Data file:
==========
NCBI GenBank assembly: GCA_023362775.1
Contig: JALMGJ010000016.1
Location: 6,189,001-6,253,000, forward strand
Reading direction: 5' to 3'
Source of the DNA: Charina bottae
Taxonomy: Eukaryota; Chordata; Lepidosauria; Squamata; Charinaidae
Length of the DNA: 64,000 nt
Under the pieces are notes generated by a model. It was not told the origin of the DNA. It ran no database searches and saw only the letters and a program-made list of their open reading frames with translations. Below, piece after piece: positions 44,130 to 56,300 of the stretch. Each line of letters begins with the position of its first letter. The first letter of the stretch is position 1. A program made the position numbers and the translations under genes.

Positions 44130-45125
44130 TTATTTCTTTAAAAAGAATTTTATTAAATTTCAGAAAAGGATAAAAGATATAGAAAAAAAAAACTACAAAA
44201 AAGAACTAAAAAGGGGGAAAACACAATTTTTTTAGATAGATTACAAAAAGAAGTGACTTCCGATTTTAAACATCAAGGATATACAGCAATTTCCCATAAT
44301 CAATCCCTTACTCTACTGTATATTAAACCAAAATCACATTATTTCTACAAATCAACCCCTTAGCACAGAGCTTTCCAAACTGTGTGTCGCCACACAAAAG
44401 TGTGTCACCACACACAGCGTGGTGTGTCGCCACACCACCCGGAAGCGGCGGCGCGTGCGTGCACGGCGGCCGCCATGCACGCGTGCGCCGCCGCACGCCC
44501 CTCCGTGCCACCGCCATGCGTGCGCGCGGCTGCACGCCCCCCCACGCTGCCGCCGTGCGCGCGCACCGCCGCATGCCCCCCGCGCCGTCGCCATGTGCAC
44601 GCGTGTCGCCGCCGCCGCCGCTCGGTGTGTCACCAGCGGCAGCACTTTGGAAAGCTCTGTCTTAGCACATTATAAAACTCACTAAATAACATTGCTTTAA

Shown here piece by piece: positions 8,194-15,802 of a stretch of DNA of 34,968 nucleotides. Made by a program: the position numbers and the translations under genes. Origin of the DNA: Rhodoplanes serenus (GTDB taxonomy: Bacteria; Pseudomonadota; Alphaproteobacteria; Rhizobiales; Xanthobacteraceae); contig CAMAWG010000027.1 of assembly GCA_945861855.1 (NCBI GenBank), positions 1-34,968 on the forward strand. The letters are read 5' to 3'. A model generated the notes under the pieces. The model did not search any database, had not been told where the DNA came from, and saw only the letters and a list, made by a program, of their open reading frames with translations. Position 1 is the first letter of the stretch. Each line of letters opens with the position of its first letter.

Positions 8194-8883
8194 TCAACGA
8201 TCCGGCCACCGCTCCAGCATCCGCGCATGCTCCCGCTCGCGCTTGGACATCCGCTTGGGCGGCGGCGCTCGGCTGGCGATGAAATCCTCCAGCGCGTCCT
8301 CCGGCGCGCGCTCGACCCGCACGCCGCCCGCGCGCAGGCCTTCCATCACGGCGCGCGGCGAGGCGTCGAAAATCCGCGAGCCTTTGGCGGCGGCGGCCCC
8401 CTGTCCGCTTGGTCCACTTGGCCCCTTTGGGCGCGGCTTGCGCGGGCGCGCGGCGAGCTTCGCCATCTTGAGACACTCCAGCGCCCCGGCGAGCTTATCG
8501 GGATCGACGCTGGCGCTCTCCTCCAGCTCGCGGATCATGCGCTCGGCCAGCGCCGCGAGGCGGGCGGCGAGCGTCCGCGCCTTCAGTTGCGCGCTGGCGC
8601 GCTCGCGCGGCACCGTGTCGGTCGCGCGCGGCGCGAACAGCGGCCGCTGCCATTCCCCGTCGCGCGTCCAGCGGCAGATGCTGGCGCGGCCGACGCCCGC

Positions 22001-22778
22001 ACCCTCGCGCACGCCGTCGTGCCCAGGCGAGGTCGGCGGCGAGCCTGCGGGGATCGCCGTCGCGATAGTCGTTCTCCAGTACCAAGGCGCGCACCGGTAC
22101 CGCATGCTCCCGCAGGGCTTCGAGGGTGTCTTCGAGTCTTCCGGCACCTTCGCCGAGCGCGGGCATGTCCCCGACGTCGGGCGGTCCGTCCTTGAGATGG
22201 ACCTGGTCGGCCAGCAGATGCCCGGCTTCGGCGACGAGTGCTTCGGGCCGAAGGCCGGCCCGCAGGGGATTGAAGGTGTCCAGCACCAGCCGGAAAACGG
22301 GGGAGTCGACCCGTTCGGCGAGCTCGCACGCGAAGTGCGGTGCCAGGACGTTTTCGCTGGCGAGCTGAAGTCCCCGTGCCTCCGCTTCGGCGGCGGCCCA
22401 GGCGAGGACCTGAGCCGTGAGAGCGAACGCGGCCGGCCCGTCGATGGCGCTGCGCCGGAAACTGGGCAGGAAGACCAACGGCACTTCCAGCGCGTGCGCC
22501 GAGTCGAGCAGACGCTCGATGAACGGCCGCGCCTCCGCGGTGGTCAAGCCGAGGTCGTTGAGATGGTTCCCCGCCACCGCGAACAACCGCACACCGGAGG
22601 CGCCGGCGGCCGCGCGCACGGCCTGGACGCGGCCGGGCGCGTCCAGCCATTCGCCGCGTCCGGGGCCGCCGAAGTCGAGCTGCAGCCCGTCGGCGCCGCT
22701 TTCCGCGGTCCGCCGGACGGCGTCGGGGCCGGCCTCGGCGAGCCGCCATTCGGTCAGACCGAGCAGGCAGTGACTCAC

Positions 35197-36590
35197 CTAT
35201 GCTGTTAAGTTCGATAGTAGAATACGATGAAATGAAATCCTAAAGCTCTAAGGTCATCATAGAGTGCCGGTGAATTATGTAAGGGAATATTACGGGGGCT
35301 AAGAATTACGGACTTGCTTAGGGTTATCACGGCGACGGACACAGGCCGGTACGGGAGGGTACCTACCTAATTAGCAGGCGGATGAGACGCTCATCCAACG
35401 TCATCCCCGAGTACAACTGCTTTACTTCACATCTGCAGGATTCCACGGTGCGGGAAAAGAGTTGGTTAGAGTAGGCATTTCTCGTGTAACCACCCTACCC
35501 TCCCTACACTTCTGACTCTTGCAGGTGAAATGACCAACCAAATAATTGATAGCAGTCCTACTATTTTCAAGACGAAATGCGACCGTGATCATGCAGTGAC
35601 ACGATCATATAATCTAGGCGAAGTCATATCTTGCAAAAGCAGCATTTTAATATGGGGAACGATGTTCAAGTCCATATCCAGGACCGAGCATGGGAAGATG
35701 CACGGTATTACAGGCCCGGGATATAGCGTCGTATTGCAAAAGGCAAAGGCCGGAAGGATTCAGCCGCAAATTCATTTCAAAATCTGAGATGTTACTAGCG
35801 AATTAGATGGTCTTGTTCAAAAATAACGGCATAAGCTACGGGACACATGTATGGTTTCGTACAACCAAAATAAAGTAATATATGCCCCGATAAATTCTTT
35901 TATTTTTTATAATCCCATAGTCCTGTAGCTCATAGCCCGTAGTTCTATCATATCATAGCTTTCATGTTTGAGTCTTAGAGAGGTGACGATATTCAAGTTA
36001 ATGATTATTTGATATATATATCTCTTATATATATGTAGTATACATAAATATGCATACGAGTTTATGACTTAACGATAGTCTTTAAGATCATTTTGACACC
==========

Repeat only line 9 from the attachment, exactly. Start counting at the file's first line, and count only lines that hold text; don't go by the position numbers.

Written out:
Positions 44130-45125